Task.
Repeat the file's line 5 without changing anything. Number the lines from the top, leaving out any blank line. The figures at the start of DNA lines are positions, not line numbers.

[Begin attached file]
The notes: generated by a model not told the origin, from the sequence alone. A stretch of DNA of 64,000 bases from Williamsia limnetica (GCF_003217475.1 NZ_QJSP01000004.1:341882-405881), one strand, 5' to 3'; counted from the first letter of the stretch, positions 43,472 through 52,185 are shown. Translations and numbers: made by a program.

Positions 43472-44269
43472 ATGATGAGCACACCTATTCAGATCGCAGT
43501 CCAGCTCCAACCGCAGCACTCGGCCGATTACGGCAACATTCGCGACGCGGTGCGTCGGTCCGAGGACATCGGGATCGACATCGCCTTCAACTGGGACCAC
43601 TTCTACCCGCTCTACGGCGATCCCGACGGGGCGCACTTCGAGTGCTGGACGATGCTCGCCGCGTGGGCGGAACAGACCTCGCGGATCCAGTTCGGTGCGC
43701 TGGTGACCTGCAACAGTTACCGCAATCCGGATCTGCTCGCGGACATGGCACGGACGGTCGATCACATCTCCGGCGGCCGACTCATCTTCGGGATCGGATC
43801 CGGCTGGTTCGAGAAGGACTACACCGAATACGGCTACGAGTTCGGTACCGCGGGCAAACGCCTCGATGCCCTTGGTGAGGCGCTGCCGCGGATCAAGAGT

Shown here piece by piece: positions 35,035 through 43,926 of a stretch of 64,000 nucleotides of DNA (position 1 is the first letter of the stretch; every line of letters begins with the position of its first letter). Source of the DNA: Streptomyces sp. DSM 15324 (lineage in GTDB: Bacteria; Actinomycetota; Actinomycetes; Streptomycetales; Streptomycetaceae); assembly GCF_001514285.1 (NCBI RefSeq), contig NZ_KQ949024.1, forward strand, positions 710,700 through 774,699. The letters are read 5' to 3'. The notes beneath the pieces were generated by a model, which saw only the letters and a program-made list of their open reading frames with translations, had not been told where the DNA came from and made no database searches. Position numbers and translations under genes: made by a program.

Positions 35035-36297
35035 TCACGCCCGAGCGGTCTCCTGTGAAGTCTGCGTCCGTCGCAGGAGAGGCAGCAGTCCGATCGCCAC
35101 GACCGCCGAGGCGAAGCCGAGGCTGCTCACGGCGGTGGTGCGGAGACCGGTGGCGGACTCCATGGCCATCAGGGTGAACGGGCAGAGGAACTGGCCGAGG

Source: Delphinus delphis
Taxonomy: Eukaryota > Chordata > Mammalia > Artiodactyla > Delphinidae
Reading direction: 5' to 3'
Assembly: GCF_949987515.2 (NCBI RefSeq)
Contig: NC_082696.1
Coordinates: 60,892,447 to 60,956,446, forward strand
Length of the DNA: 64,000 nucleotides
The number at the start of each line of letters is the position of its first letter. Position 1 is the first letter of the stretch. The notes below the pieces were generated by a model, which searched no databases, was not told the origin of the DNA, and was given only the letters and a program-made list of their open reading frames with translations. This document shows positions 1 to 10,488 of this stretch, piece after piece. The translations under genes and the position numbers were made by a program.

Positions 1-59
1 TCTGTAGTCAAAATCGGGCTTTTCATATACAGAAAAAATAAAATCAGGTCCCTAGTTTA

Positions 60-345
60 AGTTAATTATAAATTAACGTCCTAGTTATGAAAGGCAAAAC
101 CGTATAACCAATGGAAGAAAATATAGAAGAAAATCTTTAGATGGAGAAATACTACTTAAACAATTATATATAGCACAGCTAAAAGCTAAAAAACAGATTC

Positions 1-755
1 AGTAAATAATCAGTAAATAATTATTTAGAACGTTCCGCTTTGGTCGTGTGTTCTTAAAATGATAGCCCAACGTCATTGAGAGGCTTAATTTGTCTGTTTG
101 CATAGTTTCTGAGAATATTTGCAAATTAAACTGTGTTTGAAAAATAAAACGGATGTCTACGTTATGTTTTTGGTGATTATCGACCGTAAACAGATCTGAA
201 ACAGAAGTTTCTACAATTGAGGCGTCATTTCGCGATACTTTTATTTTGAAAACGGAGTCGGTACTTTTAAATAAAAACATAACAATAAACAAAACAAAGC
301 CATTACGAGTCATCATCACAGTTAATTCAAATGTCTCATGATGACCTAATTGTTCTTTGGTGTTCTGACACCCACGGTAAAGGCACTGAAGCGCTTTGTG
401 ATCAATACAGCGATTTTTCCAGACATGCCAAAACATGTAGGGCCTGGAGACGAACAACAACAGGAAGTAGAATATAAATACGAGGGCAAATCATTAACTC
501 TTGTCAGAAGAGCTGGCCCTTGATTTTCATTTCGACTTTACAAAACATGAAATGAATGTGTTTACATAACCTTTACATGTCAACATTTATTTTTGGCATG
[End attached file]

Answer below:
43601 TTCTACCCGCTCTACGGCGATCCCGACGGGGCGCACTTCGAGTGCTGGACGATGCTCGCCGCGTGGGCGGAACAGACCTCGCGGATCCAGTTCGGTGCGC